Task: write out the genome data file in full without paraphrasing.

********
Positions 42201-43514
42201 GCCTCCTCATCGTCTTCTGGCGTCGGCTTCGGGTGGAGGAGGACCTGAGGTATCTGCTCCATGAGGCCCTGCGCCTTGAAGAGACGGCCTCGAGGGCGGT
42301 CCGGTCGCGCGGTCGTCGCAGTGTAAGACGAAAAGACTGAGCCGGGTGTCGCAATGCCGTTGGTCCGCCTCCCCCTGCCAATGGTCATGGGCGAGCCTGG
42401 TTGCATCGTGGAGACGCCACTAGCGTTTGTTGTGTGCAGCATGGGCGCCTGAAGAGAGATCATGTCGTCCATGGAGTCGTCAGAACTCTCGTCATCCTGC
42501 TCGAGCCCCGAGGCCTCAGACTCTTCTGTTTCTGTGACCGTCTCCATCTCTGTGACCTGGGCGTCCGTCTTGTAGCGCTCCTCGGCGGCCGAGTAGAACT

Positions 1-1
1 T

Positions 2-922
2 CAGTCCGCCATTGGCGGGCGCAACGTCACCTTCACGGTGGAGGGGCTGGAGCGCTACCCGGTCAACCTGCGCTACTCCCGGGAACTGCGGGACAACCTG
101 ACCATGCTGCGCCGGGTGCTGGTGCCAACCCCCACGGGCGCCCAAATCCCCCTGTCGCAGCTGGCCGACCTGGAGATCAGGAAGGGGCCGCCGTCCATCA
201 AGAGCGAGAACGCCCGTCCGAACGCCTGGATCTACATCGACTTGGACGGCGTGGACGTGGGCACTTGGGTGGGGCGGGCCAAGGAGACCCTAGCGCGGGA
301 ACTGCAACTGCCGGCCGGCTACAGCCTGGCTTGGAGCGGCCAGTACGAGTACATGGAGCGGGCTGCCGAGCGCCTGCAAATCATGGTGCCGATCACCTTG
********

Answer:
Positions 42201-43514
42201 GCCTCCTCATCGTCTTCTGGCGTCGGCTTCGGGTGGAGGAGGACCTGAGGTATCTGCTCCATGAGGCCCTGCGCCTTGAAGAGACGGCCTCGAGGGCGGT
42301 CCGGTCGCGCGGTCGTCGCAGTGTAAGACGAAAAGACTGAGCCGGGTGTCGCAATGCCGTTGGTCCGCCTCCCCCTGCCAATGGTCATGGGCGAGCCTGG
42401 TTGCATCGTGGAGACGCCACTAGCGTTTGTTGTGTGCAGCATGGGCGCCTGAAGAGAGATCATGTCGTCCATGGAGTCGTCAGAACTCTCGTCATCCTGC
42501 TCGAGCCCCGAGGCCTCAGACTCTTCTGTTTCTGTGACCGTCTCCATCTCTGTGACCTGGGCGTCCGTCTTGTAGCGCTCCTCGGCGGCCGAGTAGAACT

Positions 1-1
1 T

Positions 2-922
2 CAGTCCGCCATTGGCGGGCGCAACGTCACCTTCACGGTGGAGGGGCTGGAGCGCTACCCGGTCAACCTGCGCTACTCCCGGGAACTGCGGGACAACCTG
101 ACCATGCTGCGCCGGGTGCTGGTGCCAACCCCCACGGGCGCCCAAATCCCCCTGTCGCAGCTGGCCGACCTGGAGATCAGGAAGGGGCCGCCGTCCATCA
201 AGAGCGAGAACGCCCGTCCGAACGCCTGGATCTACATCGACTTGGACGGCGTGGACGTGGGCACTTGGGTGGGGCGGGCCAAGGAGACCCTAGCGCGGGA
301 ACTGCAACTGCCGGCCGGCTACAGCCTGGCTTGGAGCGGCCAGTACGAGTACATGGAGCGGGCTGCCGAGCGCCTGCAAATCATGGTGCCGATCACCTTG